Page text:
The most frequent acute toxicity reported was Grade 1–2 radiation dermatitis. No ≥ Grade 3 acute and late toxicities were observed, except in one patient with grade 3 acute pneumonitis that was suspected to be radiotherapy-induced (radiation pneumonitis) (Table 4). Grade 1–2 late pulmonary toxicity was observed in 9 patients (52 %), but there were no serious complications.
At the time of analysis, 6 patients were alive. The median follow-up time was 22.1 months (range 2.3–56.4 months). The responses to re-RT were complete response (CR) in 4 patients (19 %) and partial response (PR) in 5 patients (24 %). Disease progression after re-RT was observed in 14 patients (67 %). The first failure after re-RT occurred in the field of re-RT in 10 patients (71 %), including 2 patients who had both in and out of field recurrence. Chemotherapy after disease progression was administered to 5 patients (24 %). Among them, three patients had NSCLC, and two patients had SCLC. The median PFS was 10.9 months (95 % confidence interval (CI): 6.8–27.9 months). The median LPFS was 12.9 months (95 % CI: 8.9–27.9 months). The 1-year and 2-year LPFS rates were 57 % and 34 %, respectively (Fig. 2). The median OS was 31.4 months (95 % CI: 16.9–45.9 months). The 1-year and 2-year OS rates were 76 % and 64 %, respectively (Fig. 3).
On univariate analysis, PTV < 75 cc was associated with longer OS (p = 0.03), and patients receiving ≥ 60 Gy10 at re-RT had longer LPFS (p = 0.04). There were no significant differences in OS and LPFS with any other factors. The median OS with or without subsequent chemotherapy was 37.4 months and 31.4 months, respectively; there was no significant difference (P = 0.57) (Table 5).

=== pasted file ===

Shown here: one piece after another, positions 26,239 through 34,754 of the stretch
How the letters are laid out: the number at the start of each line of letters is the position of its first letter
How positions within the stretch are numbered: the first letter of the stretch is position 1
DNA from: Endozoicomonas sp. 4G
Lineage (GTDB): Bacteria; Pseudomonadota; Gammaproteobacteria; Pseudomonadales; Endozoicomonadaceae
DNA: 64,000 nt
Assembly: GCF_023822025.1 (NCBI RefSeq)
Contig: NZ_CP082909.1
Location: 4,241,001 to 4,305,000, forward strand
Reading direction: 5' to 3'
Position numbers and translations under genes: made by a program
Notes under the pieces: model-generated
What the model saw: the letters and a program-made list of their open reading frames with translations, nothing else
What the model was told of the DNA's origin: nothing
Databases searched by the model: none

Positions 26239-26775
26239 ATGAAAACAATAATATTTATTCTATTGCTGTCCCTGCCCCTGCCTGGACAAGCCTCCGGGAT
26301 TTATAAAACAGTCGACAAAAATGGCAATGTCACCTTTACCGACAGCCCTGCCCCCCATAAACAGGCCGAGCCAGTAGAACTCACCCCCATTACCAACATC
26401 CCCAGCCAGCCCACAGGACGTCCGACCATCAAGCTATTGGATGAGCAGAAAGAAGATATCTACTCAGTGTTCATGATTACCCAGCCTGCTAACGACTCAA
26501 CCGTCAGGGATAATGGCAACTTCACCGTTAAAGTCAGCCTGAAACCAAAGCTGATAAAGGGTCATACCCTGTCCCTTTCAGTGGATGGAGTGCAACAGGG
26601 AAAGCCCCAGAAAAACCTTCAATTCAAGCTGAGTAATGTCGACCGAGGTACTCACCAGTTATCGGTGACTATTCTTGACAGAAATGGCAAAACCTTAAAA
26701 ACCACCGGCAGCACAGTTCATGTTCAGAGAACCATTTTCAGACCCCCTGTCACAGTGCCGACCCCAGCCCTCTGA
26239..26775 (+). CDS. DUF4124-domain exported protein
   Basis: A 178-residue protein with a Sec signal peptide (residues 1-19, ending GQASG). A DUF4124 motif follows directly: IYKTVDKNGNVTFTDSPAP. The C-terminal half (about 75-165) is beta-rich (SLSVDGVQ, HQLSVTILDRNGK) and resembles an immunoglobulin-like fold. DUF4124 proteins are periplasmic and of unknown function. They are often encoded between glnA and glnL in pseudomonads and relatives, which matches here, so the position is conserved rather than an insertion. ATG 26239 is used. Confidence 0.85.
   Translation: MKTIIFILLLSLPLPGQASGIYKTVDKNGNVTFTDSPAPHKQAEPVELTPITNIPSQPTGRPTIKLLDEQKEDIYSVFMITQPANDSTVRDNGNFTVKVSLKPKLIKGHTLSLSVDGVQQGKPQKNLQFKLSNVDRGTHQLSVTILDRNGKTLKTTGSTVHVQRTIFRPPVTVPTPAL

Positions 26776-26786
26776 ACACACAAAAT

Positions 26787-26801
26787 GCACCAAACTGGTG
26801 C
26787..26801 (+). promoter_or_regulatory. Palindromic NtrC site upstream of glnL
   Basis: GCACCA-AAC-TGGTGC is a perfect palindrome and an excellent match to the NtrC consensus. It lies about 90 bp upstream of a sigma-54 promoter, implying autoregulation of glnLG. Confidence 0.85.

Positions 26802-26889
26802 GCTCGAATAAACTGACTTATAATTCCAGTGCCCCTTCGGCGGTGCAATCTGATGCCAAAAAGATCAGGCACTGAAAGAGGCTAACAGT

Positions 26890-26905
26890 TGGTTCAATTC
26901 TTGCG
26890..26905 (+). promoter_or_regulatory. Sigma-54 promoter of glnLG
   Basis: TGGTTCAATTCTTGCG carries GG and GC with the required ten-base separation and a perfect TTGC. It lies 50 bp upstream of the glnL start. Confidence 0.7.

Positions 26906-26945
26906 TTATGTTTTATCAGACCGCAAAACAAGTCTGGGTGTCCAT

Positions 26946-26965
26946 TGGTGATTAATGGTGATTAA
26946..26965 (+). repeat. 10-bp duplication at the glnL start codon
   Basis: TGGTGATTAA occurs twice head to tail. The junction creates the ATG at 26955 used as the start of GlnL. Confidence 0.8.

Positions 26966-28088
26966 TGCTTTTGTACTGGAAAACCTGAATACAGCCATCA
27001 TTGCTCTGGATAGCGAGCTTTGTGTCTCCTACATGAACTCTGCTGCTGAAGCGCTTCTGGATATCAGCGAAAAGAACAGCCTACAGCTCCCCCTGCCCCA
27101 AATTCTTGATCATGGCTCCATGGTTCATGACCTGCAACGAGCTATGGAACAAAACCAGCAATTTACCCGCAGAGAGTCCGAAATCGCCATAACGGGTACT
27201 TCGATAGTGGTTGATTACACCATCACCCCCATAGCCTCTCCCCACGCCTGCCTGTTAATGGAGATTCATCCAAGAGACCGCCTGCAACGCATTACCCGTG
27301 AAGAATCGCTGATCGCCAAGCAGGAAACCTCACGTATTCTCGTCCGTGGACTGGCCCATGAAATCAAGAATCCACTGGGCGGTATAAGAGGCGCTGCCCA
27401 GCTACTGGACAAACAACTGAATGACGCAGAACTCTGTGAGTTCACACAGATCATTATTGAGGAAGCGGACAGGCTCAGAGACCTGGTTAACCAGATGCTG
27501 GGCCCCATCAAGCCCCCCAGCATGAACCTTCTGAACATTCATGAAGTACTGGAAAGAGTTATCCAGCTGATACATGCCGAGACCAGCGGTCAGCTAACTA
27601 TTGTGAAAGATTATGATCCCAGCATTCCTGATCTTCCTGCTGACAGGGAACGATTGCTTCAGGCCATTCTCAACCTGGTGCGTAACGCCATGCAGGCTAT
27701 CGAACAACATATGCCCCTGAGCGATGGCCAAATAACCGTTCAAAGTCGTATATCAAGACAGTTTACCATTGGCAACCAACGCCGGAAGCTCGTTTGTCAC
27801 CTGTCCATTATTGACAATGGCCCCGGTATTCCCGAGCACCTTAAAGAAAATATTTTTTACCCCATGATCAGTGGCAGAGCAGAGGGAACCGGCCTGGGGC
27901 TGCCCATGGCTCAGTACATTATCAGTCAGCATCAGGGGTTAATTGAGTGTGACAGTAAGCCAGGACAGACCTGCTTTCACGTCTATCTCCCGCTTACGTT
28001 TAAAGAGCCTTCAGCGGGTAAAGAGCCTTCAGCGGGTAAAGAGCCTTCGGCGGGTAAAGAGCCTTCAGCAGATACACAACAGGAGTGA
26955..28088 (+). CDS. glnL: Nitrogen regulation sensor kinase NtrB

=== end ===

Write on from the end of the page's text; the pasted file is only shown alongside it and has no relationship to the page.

The outcomes of 21 patients given re-RT for recurrent tumors of the thorax were reviewed. There was some therapeutic efficacy with a median follow-up time of 22.1 months and median OS of 31.4 months. To the best of our knowledge, this study had longer follow-up and the best survival outcomes compared with any previous reports regarding re-RT for recurrent lung cancer. In the present study, PTV volume was significantly associated with OS. Reyngold et al. also reported that PTV volume <75 cc was significantly associated with longer OS . The present patients had a generally small PTV. As size increases, the tumor becomes more radiation-resistant due to the presence of hypoxic cells. The generally smaller PTV might have had an impact on both LPFS and OS. It was not possible to identify any other factors significantly associated with OS. However, the good OS might be explained by patient selection. In our institution, we discuss the indications for treatment within a cancer board consisting of thoracic surgeons, thoracic physicians, radiation oncologists, and radiologists. All patients had good ECOG PS of 0-1. The median interval between initial RT and re-RT was 25 months, and all patients except one had an interval over 1 year. Despite a median interval of over 2 years, the majority of tumor recurrence occurred at the original tumor site, with no widening to new regional lymph nodes. This suggests the possibility that the improvement of OS reflected tumors with slow growth and spread. Small PTV volume  and long treatment interval [30, 31] are each reported as factors significantly associated with longer OS. This supports the present considerations. Finally, when the present OS is compared with previous reports, with advancing diagnostic technology, it is possible that patients with minute metastases were excluded. In contrast, the median LPFS was not as good as OS. An explanation for this is that the median OS in previous reports was generally poor. There is a possibility that they could not observe recurrence over a sufficient time period in the previous reports. The present result may also reflect longer follow-up. Thus, this does not imply that treatment efficacy was poor. However, receiving a dose over 60 Gy10 was significantly associated with longer LPFS. In addition, De Bari et al. also reported that outcome results of re-RT with stereotactic ablative radiotherapy appear superior to those achievable with conventional radiotherapy and/or chemoradiotherapy . Dose escalation needs to be considered.